1. Give an example of a metal which
(i) is a liquid at room temperature.
(ii) cart be easily cut with knife.
(iii) is the best conductor of heat.
(iv) is a poor conductor of heat.
Ans. (i) Mercury (Hg)
(ii) Sodium and potassium
(iii) Silver and copper
2. Explain the meanings of malleable and ductile.
Ans. A metal is said to be malleable if it can be beaten into thin sheets, e.g. silver and gold are the best malleable metals.
Ductile: A metal is said to be ductile when it can be drawn into thin wires, e.g. silver and gold are the best ductile metals.
3. Why is sodium kept immersed in kerosene oil?
Ans. Sodium is highly reactive metal. It reacts with oxygen in the air at room temperature and catches fire. To prevent this, sodium which does not react with kerosene. kept preserved under kerosene.
4. Write equations for the reactions of
(i) iron with steam
(ii) calcium and potassium with water
6. Which gas is produced when dilute hydrochloric acid is added to a reactive metal? Write the chemical reaction when iron reacts with dilute H2SO4.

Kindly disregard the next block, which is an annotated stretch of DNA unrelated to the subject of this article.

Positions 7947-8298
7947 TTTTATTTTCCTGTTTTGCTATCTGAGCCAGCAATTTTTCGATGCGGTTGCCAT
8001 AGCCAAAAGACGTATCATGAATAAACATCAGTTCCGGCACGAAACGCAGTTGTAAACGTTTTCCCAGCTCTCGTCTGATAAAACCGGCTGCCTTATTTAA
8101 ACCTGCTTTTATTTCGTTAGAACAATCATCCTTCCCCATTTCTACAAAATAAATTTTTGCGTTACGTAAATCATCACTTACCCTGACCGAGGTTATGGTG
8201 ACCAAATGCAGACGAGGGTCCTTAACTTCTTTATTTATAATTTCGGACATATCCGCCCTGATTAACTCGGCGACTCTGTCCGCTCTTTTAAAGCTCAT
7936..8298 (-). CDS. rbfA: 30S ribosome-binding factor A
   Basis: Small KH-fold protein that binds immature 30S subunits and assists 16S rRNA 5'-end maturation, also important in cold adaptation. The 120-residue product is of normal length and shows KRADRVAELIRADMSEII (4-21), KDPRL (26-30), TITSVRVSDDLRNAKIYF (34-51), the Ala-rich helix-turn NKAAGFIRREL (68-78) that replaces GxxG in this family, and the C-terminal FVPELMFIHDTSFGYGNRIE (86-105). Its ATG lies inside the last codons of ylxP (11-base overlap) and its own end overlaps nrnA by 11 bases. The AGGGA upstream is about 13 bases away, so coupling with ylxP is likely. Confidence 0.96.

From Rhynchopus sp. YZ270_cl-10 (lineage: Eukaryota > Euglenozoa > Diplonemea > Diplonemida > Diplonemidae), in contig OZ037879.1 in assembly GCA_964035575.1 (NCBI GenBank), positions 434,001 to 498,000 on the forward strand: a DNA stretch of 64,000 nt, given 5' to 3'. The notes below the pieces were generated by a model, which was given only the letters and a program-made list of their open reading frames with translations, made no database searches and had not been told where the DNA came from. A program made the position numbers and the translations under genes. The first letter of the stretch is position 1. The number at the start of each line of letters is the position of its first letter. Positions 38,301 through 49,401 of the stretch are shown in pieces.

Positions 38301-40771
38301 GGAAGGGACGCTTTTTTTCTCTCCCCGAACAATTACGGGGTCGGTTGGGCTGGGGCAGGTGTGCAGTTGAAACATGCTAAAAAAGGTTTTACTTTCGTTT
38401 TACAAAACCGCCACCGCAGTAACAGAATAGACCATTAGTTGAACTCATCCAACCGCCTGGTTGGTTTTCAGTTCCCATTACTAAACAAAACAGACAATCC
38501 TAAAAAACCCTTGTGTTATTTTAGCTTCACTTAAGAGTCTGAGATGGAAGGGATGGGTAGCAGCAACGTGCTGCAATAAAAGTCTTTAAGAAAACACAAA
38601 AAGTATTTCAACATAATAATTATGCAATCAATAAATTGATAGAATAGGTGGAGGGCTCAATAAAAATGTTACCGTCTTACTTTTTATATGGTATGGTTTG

Ans. When a reactive metal reacts with hydrochloric acid, Metal Chloride and hydrogen gas are produced. A reactive metal displaces the hydrogen from acid and releases hydrogen gas.
7. What would you observe when zinc is added to a solution of iron (II) sulphate? Write the chemical reaction that takes place.
Ans. Zinc is more reactive than iron, hence when added to iron (II) sulphate, it can displace iron metal and the colour of solution fades from green to colourless due to the formation of zinc sulphate.
8. (i) Write the electron dot structures for sodium, oxygen and magnesium.
(ii) Show the formation of Na2O and MgO by the transfer of electrons
(iii) What are the ions present in these compounds?
9. Why do ionic compounds have high melting points?
Ans. Ionic compounds are made up of two oppositely charged ions i.e., cations (+) and anions (-), which are held together with a strong electrostatic force of attraction. To break this strong bonding into ions, a large amount of heat energy is required, hence the melting point of ionic compounds is high.
10.Define the following terms:
(i) Mineral (ii) Ore (iii) Gangue
Ans. (i) Mineral: These are naturally occurring chemical substance which, contains metals with, some other elements: or impurities.
(ii) Ore: The minerals from which metals can be extracted economically on large scale are called ores.
(iii) Gangue: The impurities present in ore/minerals are called gangue.
11. Name two metals which are found in nature in the free state.